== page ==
Posts Transformative Communication Second Edition
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Transformative Communication Second Edition

Man with box on head with finger to head as if thinking. Photo by cottonbro from Pexels

TL;DR

Communicating is hard. It is harder when that communication is intended to have an impact on those who receive it. It is too easy to be too accommodating and lose the thread of intent. It is also too easy to forget about the context of the audience and make the message unaccessible to them. By using a simple quadrant graph, I will talk about how to examine the effectiveness of your communications.

Note

I wrote about this concept back in 2015. Back when I wrote about it, I did not have as much context as I have now. So, this is the second edition of that write up.

Introduction

Pastor Rob Horne, of Peñasquitos Lutheran Church, introduced me to this interesting way to examine transformational messaging back in 2015. When he talked about the simple way to trouble shoot the impact of transformational messages, I knew he had discovered something golden. At that time, I did not really understand how impactful it could be. Six years later, rereading what I wrote about the technique, it hits me that this is really an important tool for helping communicate in so many contexts. I believe Pastor Rob Horne really did discover a truth about conveying information.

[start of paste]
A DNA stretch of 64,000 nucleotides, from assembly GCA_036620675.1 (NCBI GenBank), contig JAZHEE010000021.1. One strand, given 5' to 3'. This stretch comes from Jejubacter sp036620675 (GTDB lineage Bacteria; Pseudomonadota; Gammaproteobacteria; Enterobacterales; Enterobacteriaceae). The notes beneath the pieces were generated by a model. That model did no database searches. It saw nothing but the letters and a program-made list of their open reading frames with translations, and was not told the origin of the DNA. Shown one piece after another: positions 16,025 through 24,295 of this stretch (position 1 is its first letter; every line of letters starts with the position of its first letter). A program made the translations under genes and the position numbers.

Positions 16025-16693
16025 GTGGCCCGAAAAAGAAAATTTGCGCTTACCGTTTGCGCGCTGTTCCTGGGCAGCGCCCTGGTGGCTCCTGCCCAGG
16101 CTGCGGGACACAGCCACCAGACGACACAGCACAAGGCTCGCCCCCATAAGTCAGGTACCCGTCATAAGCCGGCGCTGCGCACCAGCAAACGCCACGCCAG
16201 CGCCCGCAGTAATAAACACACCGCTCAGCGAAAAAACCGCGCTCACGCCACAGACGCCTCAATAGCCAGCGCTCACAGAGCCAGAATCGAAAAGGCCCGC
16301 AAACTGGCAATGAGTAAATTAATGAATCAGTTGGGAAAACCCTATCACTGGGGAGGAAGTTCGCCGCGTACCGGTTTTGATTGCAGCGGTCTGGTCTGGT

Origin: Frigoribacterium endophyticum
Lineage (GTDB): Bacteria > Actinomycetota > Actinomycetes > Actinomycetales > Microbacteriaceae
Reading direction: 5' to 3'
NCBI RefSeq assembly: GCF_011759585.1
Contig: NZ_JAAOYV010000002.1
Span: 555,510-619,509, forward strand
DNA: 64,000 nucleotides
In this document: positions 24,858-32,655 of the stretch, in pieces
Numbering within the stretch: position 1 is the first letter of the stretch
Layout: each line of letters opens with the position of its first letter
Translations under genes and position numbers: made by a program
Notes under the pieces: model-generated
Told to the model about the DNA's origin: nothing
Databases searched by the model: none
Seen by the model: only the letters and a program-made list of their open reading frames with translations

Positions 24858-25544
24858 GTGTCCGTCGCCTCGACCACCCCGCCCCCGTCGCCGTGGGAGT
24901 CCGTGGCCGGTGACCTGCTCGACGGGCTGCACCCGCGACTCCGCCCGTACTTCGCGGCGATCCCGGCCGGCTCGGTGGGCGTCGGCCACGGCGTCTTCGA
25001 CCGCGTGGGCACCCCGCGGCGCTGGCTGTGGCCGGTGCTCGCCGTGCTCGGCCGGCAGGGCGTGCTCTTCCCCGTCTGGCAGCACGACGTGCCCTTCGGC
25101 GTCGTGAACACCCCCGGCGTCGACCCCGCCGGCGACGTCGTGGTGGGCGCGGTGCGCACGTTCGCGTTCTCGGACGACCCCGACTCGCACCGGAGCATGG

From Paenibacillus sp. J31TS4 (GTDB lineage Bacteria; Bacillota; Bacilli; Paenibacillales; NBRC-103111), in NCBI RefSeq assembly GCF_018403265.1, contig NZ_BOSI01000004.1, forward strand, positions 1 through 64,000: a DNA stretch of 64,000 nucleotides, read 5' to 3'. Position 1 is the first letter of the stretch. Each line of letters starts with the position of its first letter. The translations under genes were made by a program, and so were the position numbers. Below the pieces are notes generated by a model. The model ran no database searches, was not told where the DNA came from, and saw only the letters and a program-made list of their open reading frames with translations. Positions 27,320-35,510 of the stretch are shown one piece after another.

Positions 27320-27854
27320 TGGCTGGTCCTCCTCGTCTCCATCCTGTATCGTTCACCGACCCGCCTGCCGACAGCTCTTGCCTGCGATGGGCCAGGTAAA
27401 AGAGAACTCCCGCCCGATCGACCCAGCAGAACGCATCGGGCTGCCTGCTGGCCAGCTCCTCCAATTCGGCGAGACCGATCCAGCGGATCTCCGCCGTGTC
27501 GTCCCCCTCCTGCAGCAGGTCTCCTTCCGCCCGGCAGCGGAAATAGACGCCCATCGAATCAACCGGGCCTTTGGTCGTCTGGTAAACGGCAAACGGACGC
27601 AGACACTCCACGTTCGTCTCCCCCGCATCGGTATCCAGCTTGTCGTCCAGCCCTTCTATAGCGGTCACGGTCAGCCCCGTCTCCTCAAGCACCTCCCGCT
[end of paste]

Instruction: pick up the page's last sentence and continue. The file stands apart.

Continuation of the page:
What is it?

We take the following two vector, four quadrants, graph. The first vector is Cultural Accessibility and the second vector is Intended Meaning.

four quadrant graph

A Way to Use it

When communicating information to a group of people it is easy to lose the message. By thinking about Cultural Accessibility and Intended Meaning, we can both plan our communication better, and examine what went wrong in retrospect.

Planning for Better Communications

When delivering a message to a group of people, it is easy to forget the people the message is intended for. We can get wrapped up in the idea of the message, or even the act of delivering that message. We must ask if we are respecting the people who intended to receive the message? Is there someone from the intended group that can give us feedback on the approachability of the message, and to whether they received the correct message?

If we have tested the messaging on a focus group, have you incorporated what you learned?

Examining Failed Messaging